Individual self-realization rests on each individual's desire to fulfill his or her egoism. The difference between an unwilling and a willing egoist, is that the former will be 'possessed' by an empty idea and believe that they are fulfilling a higher cause, but usually being unaware that they are only fulfilling their own desires to be happy or secure, and the latter, in contrast, will be a person that is able to freely choose its actions, fully aware that they are only fulfilling individual desires.
Sacred things exist only for the egoist who does not acknowledge himself, the involuntary egoist ... in short, for the egoist who would like not to be an egoist, and abases himself (combats his egoism), but at the same time abases himself only for the sake of "being exalted", and therefore of gratifying his egoism. Because he would like to cease to be an egoist, he looks about in heaven and earth for higher beings to serve and sacrifice himself to; but, however much he shakes and disciplines himself, in the end he does all for his own sake... [on] this account I call him the involuntary egoist. ...As you are each instant, you are your own creature in this very 'creature' you do not wish to lose yourself, the creator. You are yourself a higher being than you are, and surpass yourself ... just this, as an involuntary egoist, you fail to recognize; and therefore the 'higher essence' is to you — an alien essence. ... Alienness is a criterion of the "sacred". [Ibidem, Cambridge edition, p. 37-8]
The contrast is also expressed in terms of the difference between the voluntary egoist being the possessor of his concepts as opposed to being possessed. Only when one realizes that all sacred truths such as law, right, morality, religion etc., are nothing other than artificial concepts, and not to be obeyed, can one act freely. For Stirner, to be free is to be both one's own "creature" (in the sense of 'creation') and one's own "creator" (dislocating the traditional role assigned to the gods). To Stirner power is the method of egoism. It is the only justified method of gaining 'property'.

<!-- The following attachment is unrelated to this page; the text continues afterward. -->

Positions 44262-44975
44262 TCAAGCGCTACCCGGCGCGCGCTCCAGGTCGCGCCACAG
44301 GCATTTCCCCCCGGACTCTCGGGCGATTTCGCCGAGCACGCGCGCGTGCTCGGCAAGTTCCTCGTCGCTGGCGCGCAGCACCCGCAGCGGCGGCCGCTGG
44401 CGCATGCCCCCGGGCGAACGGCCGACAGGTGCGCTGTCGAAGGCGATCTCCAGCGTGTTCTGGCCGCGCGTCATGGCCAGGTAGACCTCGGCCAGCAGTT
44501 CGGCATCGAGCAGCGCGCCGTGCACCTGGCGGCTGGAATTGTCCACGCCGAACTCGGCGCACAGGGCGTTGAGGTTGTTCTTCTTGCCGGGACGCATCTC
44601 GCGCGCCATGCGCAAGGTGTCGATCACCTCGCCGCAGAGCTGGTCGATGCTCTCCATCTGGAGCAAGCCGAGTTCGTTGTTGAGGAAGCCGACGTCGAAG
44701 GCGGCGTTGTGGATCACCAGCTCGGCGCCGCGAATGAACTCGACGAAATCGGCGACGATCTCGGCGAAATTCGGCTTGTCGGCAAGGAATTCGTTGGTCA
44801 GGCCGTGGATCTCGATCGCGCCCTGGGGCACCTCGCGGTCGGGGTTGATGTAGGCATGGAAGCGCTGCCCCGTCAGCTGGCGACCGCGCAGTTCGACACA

Even love is explained as "consciously egoistic":
...[Love] cuts no better figure than any other passion [if] I obey [it] blindly. The ambitious man, who is carried away by ambition... has let this passion grow up into a despot against whom he abandons all power of dissolution; he has given up himself because he cannot dissolve himself, and consequently cannot absolve himself from the passion: he is possessed. - I love men, too, not merely individuals, but every one. But I love them with the consciousness of my egoism; I love them because love makes me happy, I love because loving is natural to me, it pleases me. I know no 'commandment of love'. I have a fellow-feeling with every feeling being, and their torment torments, their refreshment refreshes me too... [Ibidem, p. 258]
However, Stirner cautioned against any reification of the Egoist or subject:
The egoist, before whom the humane shudder, is a spook as much as the devil is: he exists only as a bogie and phantasm in their brain. If they were not unsophisticatedly drifting back and forth in the antediluvian opposition of good and evil, to which they have given the modern names of "human" and "egoistic," they would not have freshened up the hoary "sinner" into an "egoist" either, and put a new patch on an old garment.[Second Part: The Owner: 3 - My Self Enjoyment]